What is it that makes me tick? I don’t know ;-)? But I am sure people have often wondered why I am so drawn—probably more so than anyone else I have ever encountered in the sphere—to making critiques of classical Calvinism.
I grew up, as I have noted more than once, in the home of a Conservative Baptist (CBA) pastor; and my doctrinal influences, as a result, were largely dispensational (hermeneutically) and Calminian (soteriologically)—so a hybrid of Calvinism and Arminianism, we preferred to call ourselves Biblicists. So I grew up in the apex of what it meant to be an American Evangelical (with some Fundy tendencies early on in my life, that changed as American Evangelicalism began to mature a little). One issue that really stood out in my tradition was the issue of salvation, and more pointedly, assurance of salvation. We repudiated what we thought (and in some cases rightly so) was the sine qua non of Arminian theology; viz. the belief that a person could “lose” their salvation. And we affirmed the “good side” of what we perceived Calvinism had to offer; viz. the belief that once a person was genuinely saved, they were always saved “Once Saved, Always Saved!” So in a way, I always grew up within a dialectic of sorts between popular conceptions of what Arminianism and Calvinism represented; in fact it might be said, that we believed as Biblicists, that we had charted a via media (‘middle way’) between Calvinism + Arminianism, thus ending up as Calminians (we had never heard of Amyrauldianism at that point).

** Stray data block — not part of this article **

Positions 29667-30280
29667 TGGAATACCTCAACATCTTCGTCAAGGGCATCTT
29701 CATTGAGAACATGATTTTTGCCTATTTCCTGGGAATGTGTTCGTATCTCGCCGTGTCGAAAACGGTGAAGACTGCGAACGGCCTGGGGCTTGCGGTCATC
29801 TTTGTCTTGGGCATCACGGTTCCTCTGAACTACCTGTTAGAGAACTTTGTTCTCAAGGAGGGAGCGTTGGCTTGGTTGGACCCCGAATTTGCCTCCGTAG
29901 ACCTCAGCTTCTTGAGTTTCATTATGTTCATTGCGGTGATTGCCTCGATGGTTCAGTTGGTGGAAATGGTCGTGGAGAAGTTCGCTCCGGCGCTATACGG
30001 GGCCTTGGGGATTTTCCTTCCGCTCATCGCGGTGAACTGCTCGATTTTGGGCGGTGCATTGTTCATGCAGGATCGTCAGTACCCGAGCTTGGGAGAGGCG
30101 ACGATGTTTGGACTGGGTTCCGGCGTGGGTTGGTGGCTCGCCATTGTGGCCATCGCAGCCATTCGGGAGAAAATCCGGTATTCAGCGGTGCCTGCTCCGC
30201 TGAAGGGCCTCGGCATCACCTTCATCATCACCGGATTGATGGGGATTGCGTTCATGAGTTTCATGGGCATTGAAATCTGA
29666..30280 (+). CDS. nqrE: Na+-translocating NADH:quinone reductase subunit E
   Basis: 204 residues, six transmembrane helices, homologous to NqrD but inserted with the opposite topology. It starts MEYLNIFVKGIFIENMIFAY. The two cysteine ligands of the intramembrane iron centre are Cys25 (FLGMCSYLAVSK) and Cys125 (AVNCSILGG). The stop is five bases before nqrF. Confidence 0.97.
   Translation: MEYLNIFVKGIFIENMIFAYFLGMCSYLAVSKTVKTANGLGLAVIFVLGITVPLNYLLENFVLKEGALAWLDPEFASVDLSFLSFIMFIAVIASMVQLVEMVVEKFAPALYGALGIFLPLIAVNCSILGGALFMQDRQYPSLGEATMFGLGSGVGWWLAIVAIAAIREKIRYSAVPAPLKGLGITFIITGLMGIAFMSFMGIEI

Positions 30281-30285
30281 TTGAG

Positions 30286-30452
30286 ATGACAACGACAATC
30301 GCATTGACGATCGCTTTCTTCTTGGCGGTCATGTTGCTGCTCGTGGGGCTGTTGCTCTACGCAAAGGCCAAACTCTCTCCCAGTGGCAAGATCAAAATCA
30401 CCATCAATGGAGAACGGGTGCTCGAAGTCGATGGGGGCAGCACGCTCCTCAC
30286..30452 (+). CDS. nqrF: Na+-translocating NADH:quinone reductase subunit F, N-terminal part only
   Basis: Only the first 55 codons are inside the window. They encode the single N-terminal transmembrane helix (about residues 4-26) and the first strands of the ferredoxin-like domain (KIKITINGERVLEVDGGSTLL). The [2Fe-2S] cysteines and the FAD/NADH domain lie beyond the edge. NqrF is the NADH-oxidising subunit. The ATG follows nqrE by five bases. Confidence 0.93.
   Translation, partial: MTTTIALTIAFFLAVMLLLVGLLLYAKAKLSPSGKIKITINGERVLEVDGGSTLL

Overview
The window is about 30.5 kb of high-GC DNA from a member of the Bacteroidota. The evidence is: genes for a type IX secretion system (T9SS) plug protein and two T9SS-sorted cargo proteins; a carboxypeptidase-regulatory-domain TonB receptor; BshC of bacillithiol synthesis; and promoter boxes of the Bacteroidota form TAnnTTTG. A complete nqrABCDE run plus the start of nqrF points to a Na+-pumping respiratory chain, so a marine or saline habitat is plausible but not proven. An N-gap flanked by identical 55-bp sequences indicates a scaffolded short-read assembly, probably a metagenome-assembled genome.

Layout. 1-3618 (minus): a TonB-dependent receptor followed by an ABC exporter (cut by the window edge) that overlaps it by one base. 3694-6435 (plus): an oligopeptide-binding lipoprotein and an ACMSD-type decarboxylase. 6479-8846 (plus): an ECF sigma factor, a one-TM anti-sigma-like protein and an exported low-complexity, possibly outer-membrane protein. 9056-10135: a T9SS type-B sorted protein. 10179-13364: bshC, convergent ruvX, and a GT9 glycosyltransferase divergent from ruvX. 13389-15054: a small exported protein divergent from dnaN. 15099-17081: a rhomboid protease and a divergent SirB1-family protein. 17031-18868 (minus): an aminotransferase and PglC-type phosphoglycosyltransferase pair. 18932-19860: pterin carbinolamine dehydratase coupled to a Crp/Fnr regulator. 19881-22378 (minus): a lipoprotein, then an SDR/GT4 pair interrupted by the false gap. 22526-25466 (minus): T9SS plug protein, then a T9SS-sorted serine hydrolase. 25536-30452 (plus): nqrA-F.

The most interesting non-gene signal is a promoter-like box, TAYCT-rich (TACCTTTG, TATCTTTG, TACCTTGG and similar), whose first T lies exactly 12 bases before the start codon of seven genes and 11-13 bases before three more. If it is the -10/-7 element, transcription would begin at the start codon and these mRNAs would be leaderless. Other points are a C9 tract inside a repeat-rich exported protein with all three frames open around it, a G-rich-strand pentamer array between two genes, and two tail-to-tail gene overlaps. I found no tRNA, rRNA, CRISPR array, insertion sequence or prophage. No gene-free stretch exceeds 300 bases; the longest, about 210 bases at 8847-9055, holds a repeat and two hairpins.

So this is largely my background, in a nutshell. Then I attended Bible College at Multnomah. Nothing really changed for me at that point. I moved from being a classic Dispensationalist to a Progressive Dispensationalist, but my views on salvation only really hardened; and they were given a bit more grammar through the writings of Joseph Dillow, from his book ‘Reign of the Servant Kings’ (which is a book rooted in ‘Reward Theology’ and what others have called Free Grace theology a la Zane Hodges and contra John MacArthur’s “Lordship Salvation” construct—so I was stuck in this binary). I finally began seminary back in 2002, and my lights were turned on by being introduced to the wonderful world of Historical Theology, by Dr. Ron Frost. Ron Frost was (and is) a Puritan theology expert who wrote his PhD dissertation on Richard Sibbes and English Puritanism. A major part of his thesis identified that English Puritanism was a “divided house,” or, that there were at least two major trajectories that made up the Puritans; he constructively and historically built on the work of Janice Knight (and others), and her identification of these two major movements within English Puritanism. She (and he) identified one strand as The Spiritual Brethren, championed by Richard Sibbes; and she identified the other strand as The Intellectual Fathers, championed by William Perkins. The former group, as she argues, and Frost expands upon (by way of nuance, ecclesiologically in particular), The Spiritual Brethren, were non-Westminster and considered the orthodox version of Calvinism for quite some time; the latter, The Intellectual Fathers, were the Westminster tribe. They became the orthodox version of Calvinism over time, but not until the Puritans made their way to America, at which point William Ames became Perkins’ counterpart (while John Cotton became Sibbes’ counterpart, theologically, in America). Anyway, it is this, and the impact that Aristotelianism (Thomism) had had upon ‘The Intellectual Fathers’ (and what we consider Calvinism today) that began to play such a sharp role in my own thought life about classical Calvinism. Further, Ron Frost had had a lively exchange in The Trinity Journal (96-97) with famed Calvin and post-Reformed orthodox Calvinist scholar, Richard Muller. It is, largely, and mostly, this background that has given shape to my engagement with classical Calvinism (and classical theism) into the present. My antagonism has been informed by this grid that I inherited and have since cultivated from the time of seminary until the present. I have read plenty of others, now, along the way, that have also inculcated this same kind of ire for what I perceive as the wrong path, the wrong trajectory to be on in regard to Reformed theology. Beyond all of this, and this is more of the positive side, Ron Frost also introduced me to Trinitarian theology; Frost did his PhD at the University of London, King’s College when Colin Gunton was there, and Gunton came and gave the Staley scholarly lectureship at my alma mater while I was in seminary, and so I became exposed to something else that was really taking on steam back then. Beyond that, I also had a class and exposure to Paul Metzger, whose doktorvater while at King’s College, as well, was Colin Gunton; and Metzger had done his doctorate on Barth’s theology of culture (which we studied all semester, i.e. Metzger’s dissertation).